Promotion of alternative medicine by charities

The UK’s National Council for Voluntary Organisations (NCVO) ‘has urged the Charity Commission to improve its registration processes as part of its response to the consultation on charities providing complementary and alternative medicines’. The Charity Commission’s consultation closed earlier this month ‘with the regulator receiving more than 300 responses. It plans to set out a revised approach to registration in the autumn. This could result in the removal of hundreds of charities and was prompted by the Good Thinking Society, which is a charity set up to promote scientific thinking’.

Is alternative medicine widespread but not widely used?

When it comes to debates and reasoning, alternative medicine proponents used to refer to popularity and customer choice issues (instead of efficacy). However there are several thorough surveys that seems to show that the use of alternative medicine is not at all so widespread. Does everyone speak about it but only a few using it?

Alternative medicine use in the UK

NatCen – Britain’s largest independent social research agency – launched a blog series where they plan to go through the European Social Survey data to know more.

‘Integrative Care’ beds to disappear from Glasgow hospital

A National Health Service board in Glasgow has decided to remove seven inpatient beds at the Centre for Integrative Care at Gartnavel Hospital.  NHS Greater Glasgow and Clyde voted to end funding the beds at a meeting on 20.12.16 in order to save money; services will continue to be provided on an outpatient basis.  The NHS Centre for Integrative Care is the only such service in Scotland and offers a range of alternative therapies for people with long-term conditions such as chronic pain, low energy, low mood and anxiety. It previously operated as the Homeopathic Hospital.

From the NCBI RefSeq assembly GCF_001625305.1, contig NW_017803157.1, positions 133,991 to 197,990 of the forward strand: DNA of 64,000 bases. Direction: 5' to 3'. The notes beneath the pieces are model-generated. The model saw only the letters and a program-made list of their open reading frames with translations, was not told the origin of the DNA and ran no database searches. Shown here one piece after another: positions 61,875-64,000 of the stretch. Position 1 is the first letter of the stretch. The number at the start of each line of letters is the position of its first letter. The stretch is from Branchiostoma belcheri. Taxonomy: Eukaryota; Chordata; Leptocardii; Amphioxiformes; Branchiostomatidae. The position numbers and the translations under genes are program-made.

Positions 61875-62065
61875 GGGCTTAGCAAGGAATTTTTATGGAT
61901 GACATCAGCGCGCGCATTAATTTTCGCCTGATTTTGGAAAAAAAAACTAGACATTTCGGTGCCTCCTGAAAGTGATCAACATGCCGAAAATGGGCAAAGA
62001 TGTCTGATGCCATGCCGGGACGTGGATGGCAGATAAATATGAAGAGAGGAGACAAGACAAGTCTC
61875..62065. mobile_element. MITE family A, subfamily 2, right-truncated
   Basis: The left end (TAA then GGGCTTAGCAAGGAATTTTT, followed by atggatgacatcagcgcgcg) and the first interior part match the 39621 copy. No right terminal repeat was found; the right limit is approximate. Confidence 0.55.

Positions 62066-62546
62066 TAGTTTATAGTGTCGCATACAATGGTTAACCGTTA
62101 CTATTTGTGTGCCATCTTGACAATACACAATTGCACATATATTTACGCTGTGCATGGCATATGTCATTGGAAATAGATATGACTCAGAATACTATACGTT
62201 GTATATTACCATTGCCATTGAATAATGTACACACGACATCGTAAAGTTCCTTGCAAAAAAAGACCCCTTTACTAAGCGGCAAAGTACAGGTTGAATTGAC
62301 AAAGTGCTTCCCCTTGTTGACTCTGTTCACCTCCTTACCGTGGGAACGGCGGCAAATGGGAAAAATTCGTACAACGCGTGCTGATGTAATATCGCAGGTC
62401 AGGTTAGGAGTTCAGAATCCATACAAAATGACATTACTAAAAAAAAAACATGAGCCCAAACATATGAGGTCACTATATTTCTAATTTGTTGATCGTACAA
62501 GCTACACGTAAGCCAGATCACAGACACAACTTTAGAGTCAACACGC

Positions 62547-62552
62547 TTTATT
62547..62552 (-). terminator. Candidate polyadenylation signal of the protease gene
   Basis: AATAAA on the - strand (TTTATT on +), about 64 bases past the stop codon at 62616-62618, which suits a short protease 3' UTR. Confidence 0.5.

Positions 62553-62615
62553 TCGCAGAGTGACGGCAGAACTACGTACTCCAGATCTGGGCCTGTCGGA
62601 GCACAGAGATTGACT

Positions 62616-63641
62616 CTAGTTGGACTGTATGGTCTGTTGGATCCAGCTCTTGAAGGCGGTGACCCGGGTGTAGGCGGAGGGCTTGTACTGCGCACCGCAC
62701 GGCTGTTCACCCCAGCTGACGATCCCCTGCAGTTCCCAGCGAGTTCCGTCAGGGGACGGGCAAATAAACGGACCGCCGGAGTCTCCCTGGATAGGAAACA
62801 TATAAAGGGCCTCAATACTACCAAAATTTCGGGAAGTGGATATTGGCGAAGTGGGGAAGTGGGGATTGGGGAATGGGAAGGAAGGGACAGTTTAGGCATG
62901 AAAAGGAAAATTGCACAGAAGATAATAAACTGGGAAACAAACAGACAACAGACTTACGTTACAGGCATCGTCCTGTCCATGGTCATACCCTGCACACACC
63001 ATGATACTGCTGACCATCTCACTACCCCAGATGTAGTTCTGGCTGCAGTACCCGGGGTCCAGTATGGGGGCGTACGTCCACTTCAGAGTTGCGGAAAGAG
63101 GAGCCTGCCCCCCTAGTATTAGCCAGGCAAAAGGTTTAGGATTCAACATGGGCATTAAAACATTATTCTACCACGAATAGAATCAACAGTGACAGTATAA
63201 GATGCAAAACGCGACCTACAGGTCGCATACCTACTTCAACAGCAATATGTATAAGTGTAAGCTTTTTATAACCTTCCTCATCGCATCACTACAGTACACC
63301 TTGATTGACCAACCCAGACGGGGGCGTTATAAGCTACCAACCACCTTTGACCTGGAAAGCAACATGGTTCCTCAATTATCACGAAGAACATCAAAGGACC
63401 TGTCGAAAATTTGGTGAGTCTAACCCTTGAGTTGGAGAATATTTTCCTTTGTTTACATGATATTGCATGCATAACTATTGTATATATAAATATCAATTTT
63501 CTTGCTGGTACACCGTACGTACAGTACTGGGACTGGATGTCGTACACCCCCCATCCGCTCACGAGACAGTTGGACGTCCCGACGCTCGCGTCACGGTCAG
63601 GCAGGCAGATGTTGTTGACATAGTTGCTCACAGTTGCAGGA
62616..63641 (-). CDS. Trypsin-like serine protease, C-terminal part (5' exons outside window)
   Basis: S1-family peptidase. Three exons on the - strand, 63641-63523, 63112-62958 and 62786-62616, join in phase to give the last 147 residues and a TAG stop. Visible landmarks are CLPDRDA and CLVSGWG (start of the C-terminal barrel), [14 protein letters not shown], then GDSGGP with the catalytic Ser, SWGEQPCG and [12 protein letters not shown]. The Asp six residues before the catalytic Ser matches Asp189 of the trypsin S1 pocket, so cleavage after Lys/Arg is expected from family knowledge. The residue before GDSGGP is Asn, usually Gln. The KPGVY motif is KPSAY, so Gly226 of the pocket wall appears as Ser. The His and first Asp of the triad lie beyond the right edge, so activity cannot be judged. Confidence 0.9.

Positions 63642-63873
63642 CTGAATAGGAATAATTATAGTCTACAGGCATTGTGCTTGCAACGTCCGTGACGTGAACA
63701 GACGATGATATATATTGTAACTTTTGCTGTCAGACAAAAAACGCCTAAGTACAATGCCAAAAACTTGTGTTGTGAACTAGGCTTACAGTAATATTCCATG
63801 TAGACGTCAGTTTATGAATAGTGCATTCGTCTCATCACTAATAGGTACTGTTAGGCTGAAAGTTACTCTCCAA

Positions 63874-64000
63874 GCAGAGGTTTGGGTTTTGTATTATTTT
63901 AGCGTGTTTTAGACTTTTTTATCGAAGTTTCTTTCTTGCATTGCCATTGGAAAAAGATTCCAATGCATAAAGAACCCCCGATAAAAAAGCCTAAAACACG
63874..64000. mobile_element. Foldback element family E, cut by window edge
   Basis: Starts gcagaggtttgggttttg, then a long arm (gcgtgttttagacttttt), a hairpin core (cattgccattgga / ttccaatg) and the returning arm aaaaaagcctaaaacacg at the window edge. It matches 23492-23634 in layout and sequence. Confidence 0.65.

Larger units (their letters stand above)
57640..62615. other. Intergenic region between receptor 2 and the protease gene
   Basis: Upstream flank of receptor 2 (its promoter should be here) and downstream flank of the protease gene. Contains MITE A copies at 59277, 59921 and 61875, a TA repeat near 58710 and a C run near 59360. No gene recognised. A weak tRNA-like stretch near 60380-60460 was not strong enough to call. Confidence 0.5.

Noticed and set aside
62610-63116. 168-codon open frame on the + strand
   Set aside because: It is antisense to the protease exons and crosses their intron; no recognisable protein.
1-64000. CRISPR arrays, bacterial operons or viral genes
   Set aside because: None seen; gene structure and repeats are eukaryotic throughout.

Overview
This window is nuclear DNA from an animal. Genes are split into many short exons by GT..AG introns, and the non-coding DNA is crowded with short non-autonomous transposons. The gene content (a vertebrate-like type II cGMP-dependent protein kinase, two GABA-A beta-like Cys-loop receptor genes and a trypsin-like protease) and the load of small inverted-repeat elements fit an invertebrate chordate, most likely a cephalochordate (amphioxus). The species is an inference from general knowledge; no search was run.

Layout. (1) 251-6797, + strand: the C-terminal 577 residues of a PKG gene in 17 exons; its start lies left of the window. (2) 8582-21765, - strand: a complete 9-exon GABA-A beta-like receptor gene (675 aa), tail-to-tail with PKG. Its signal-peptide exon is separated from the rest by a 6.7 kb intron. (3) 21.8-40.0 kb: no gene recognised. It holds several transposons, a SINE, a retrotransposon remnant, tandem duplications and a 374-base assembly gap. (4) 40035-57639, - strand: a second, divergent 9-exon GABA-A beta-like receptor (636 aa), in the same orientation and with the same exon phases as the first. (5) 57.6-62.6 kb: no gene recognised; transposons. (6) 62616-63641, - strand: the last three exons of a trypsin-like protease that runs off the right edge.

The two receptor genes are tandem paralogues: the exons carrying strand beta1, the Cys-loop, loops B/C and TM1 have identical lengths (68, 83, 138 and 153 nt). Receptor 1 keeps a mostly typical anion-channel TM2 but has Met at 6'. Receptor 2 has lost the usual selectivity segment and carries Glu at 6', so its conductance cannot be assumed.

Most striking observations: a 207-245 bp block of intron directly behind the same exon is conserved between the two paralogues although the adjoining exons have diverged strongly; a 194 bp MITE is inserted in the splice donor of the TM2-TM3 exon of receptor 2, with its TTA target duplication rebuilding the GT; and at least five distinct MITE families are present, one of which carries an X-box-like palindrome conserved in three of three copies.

Diabetic woman dies after ‘slapping therapy’

Three people have been arrested on suspicion of manslaughter after a 71-year-old diabetic woman died following a workshop in Seend, Wiltshire based around slapping as a form of ‘self-healing’.  It is understood that one of those arrested was Hongchi Xiao, a Chinese therapist running the paida lajin retreat. He promotes the controversial therapy as ‘a way of purging toxins from patients’ by slapping them or getting them to slap themselves. Last year, Hongchi was questioned by police in Australia after the death of a seven-year-old boy from Sydney who had attended one of his workshops.